Frequently Asked Questions
Here you can find answers to Frequently Ask Questions regarding Family Law, Probate & Estate Law, Tax Law, and Expungement & Sealing. If you cannot find what you are looking for, please give us a call and we will be more than happy to answer your questions.
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A “divorce” is the legal separation and termination of the marital relationship by the judgment of a court which may be granted only upon a finding by the court that certain “grounds” for divorce exist. A divorce puts an end to the marital relationship.
A “dissolution” of marriage is a form of no fault termination of the marriage relationship where both parties have agreed upon all of the terms of the termination (such as division of marital property, spousal support, parental rights and responsibilities, child support, etc.) and are requesting that the court terminate the marriage and approve the agreement between the parties. The basic advantages of a dissolution are that it is not adversarial in nature (i.e. the parties have already agreed upon every aspect of termination); there is no plaintiff or defendant; it is not a “divorce” (although it does terminate the marriage like a divorce); and the court does not have to make any of the decisions it would have to make in a contested divorce. Additionally, it is usually concluded faster than a divorce action.
An “annulment” is a decree from a court determining that the marriage is legally invalid because of some defect that existed at the time the marriage was entered into. An annulment decree declares that a marital status never existed, unlike a divorce decree that terminates a marriage. The grounds for an annulment include: an underage marriage; bigamy (i.e. one of the parties has another living spouse); mental incompetence of one of the parties; fraud; duress and non-consummation of the marriage (which may include impotency).
Traffic convictions and those offenses, which are specifically excluded by Ohio Revised Code, Section 2953.36.
Review the IRS audit letter carefully. Usually, the letter will state one of two things. It may tell you that the audit process is just beginning and it will provide information on what to do next. Otherwise, it may tell you the dollar amount the IRS expects you to pay with an explanation of the suspected error. Either way, do not necessarily anticipate the worst and panic. Most importantly, do not ignore the IRS. This makes what could be a non-issue or small problem a very big one. Respond effectively to all IRS communications and keep all deadlines.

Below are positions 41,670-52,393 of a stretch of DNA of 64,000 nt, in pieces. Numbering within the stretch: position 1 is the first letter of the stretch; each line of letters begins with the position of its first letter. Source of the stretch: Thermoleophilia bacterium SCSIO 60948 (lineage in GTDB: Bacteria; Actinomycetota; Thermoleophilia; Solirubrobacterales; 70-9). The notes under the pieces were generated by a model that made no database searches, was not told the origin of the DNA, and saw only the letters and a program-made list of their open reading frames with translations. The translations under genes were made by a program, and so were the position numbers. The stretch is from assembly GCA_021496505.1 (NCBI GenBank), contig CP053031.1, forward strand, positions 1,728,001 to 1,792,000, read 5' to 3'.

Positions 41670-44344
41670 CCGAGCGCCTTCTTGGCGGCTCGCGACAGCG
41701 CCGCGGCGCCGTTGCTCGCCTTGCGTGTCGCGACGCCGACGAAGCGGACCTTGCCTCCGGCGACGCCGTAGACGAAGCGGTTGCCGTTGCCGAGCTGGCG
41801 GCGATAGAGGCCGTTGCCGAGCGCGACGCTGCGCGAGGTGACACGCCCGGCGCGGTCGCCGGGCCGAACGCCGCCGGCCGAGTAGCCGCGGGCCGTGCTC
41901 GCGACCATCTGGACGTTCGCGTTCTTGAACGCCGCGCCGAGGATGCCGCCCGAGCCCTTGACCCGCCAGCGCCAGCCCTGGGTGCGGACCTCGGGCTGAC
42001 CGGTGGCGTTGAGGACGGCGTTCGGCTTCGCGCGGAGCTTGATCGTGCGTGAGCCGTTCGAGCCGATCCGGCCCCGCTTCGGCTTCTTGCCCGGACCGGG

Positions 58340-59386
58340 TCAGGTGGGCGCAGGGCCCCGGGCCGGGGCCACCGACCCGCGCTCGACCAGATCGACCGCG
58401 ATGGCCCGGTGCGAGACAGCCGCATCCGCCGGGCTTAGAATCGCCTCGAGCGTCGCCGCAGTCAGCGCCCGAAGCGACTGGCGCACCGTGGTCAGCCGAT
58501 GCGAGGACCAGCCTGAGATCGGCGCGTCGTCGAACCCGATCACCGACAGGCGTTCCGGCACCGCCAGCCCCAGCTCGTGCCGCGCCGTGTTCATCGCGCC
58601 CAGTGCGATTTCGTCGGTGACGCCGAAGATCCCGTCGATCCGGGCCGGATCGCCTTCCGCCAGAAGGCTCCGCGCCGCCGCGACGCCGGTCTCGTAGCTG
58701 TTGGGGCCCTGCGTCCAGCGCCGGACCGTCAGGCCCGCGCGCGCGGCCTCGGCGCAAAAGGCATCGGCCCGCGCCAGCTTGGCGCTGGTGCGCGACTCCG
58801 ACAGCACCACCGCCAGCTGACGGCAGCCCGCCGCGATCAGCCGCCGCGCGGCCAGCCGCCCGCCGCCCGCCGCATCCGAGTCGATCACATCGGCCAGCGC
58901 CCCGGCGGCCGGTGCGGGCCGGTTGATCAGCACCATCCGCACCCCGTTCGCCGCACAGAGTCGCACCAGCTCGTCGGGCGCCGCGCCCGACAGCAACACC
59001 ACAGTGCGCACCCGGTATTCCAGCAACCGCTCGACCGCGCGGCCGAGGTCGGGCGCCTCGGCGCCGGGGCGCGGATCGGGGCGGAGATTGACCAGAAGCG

A small estate that does not require the filing of an Ohio estate tax return and has no credit issues often can be settled within six months of the appointment of the executor or administrator. However, if an Ohio or a federal estate tax return is required, the administration of the estate can last more than a year. (Estate taxes are not due until nine months after the decedent’s death.) If there is an audit of an estate tax return, the administration can take an additional year or more, and an executor or administrator cannot safely distribute all of the estate assets until released from personal liability for estate taxes. An extraordinary administration involving a contested will or complicated tax litigation may take several years to complete. Claims against the estate may be made up to six months from the date of death. However, in many cases, distributions of most or all estate assets do not necessarily have to wait until all probate matters have been completed.
Possibly. First and second degree felony convictions cannot be sealed. Felony convictions where there was a mandatory prison term cannot be sealed. Felonies where the victim was a minor; felonies that were crimes of violence and certain sex crimes cannot be sealed. Many other felony convictions are eligible for sealing.
Ohio law permits the granting of a divorce only upon a finding by the court that there are statutory grounds to terminate the marriage. There must be testimony by the plaintiff and a corroborating witness (or an admission by the other spouse) as to these specific grounds.
Ohio has both “no-fault” and “fault” grounds for divorce. The “no-fault” grounds include “incompatibility” and “living separate and apart without cohabitation for one year.”
There are nine “fault” grounds in Ohio. These “fault” grounds include:
- another spouse living at the time of marriage (bigamy);
- willful absence of a party from the marital home for one year;
- extreme cruelty (defined as “acts conduct calculated to destroy the peace of mind and happiness of one of the parties to the marriage”);
- fraudulent contract (i.e. a party was induced to enter the marriage as a result of a fraudulent representation that materially affects the essential elements of the marriage;
- gross neglect of duty (i.e. acts that constitute an omission to perform a legal duty, such as a failure to support the family);
- habitual drunkenness;
- imprisonment of the adverse party in a state or federal institution at the time of the filing of the complaint; and
- an out-of-state divorce.
Criminal convictions are public information, so anyone could have access to your criminal record, unless it has been sealed.